A bill that is the form and foundation of a multi-year renovation of the state's health care system was approved Wednesday afternoon by unanimous vote and now moves on to the full Senate for consideration.

Committee review of HB133, which was approved unanimously by the House last week, was a pretty much a formality on the way to becoming law. The omnibus bill outlines a general approach to trying to keep the cost of health care form eating the state economy in the next few years.

Quick fixes and good intentions of the state's previous reform efforts won't work with what has become the number one concern of governors nationwide, and at least two presidential candidates.

Now is the last, best chance to really make some practical, meaningful and lasting changes, Clark told committee members, noting that the health care fix-it plans that precede HB133 were well-intentioned and crafted but lacked something this one doesn't: Pain.

Across the board, from families to businesses to government, financial pain has gotten bad enough that it's gotten everyone's attention. Utah led the nation in the percentage of businesses that stopped offering medical benefits last year. Each cited cost as the reason. State and industry experts say the total wages paid in Utah become completely consumed by health care by about 2012.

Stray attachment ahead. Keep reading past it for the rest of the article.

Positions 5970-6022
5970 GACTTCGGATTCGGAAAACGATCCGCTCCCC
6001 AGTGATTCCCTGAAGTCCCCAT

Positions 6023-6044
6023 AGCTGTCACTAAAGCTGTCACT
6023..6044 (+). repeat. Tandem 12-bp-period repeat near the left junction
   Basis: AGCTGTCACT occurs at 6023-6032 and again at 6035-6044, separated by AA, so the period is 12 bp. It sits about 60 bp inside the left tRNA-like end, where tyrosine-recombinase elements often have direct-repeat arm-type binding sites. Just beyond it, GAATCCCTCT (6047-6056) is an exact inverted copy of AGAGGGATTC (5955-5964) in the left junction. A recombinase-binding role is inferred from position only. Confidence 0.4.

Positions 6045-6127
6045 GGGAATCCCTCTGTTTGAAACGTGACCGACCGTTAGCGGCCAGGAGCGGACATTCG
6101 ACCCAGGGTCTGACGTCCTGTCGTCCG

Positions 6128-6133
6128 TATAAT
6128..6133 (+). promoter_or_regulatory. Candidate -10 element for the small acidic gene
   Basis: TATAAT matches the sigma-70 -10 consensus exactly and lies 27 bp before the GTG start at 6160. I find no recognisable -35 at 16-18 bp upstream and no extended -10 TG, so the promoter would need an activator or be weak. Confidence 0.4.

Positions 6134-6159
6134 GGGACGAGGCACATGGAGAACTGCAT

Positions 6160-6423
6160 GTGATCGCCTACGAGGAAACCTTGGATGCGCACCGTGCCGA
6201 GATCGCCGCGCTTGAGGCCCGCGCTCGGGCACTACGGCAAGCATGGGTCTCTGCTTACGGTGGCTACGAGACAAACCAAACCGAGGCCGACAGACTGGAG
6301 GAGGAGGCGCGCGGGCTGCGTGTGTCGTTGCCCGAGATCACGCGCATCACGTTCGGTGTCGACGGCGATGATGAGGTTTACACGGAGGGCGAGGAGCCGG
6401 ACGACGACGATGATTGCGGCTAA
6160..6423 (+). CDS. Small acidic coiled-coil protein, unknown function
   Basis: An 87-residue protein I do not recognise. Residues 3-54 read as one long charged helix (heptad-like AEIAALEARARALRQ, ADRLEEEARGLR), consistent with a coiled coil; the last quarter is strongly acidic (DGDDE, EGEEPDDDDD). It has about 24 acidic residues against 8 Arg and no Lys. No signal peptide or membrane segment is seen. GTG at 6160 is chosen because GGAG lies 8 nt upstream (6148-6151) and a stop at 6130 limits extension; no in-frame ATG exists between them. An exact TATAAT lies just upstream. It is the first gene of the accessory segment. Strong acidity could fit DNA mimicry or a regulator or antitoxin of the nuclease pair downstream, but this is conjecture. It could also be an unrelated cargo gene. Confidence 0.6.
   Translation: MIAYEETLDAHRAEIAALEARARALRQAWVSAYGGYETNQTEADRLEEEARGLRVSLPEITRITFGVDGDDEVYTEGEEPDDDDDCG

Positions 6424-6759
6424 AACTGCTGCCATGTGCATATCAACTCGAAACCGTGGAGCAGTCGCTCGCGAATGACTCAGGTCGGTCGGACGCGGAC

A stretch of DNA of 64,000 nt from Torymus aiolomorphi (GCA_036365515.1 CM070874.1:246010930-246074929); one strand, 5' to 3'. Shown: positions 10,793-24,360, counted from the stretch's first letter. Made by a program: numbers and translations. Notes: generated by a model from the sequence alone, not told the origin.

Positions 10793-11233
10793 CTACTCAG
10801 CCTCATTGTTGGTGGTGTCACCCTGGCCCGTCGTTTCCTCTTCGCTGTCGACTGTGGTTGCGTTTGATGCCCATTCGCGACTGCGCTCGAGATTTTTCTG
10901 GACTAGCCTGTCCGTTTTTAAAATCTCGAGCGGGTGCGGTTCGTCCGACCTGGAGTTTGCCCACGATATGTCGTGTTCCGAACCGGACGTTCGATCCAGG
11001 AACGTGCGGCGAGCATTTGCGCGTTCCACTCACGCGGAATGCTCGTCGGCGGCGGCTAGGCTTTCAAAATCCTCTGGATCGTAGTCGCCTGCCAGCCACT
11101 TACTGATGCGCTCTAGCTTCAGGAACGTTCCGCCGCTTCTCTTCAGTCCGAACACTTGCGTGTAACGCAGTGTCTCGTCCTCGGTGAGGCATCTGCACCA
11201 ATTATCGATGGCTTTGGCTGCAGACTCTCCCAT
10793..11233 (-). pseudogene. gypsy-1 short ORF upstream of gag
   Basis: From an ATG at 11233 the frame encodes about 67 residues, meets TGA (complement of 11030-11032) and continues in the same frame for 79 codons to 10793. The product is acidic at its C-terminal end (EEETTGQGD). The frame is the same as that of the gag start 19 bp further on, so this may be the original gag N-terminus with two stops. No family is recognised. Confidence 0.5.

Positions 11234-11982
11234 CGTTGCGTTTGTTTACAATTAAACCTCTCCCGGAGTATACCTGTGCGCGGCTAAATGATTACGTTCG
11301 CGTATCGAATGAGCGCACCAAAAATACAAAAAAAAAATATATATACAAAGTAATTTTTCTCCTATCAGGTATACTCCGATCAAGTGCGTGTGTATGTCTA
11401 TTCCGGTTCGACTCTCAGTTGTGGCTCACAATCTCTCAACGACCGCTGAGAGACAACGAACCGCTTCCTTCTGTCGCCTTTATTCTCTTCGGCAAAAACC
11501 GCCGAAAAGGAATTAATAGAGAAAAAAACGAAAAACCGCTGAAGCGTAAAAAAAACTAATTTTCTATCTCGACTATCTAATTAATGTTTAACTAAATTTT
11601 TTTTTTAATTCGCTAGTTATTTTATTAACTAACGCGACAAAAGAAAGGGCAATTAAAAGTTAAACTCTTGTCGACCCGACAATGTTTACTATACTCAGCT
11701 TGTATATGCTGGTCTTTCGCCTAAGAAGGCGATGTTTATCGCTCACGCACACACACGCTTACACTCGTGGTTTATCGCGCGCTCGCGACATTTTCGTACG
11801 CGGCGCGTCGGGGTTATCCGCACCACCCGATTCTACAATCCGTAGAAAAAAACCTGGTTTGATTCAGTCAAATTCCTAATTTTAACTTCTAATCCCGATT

"It will take at least 10 years to have things developed and implemented," Clark said, noting as he has said in every previous presentation describing the bill, "this is not going to be easy or short-term, but it could be the most important work we ever do here if we do it right."

Only one serious criticism of the bill has surfaced so far --moving some children from a joint state federal children's health insurance plan to a state-funded plan. That portion of the bill has been amended.

Committee co-chairman, Sen.Allen Christensen, R-Ogden and a pediatric surgical dentist, said he endorses the bill heartily and will do his best to help sustain the momentum the issue has now.

"But I'm not sure Utah is hurting badly enough to change the paradigm of health care in this state," Christensen said, noting that even though he is a member of the profession everyone's paycheck would be going to in a few years, "preventive measures have to be taken now."

Sen. Pete Knudson, R-Brigham City, said the state has been "nibbling at this problem" for a long time.

Doug Bronson, an insurance salesman from Ogden, told Clark and the committee that he hopes whatever strategy is finally developed, that it not mimic Massachussettes' mandatory insurance plan. He said when the fiscal year ends June 30, that state will be spending $250 million in state funds on their health care system overhaul. Next year, it is expected to reaise by another $400 million. By 2011, that could be $1.3 billion being spent that governmet officials believe would cost $125 million by then.

According to the Baltimore Sun newspaper, Massachussets is trying to offset the costs by increasing the penalty for not signing up for insurance to $900. The state is also asking doctors fees to Medicaid reimbursement rates. In Utah, physicians are reimbursed by Medicaid at about 40 percent of their normal fees and charges.

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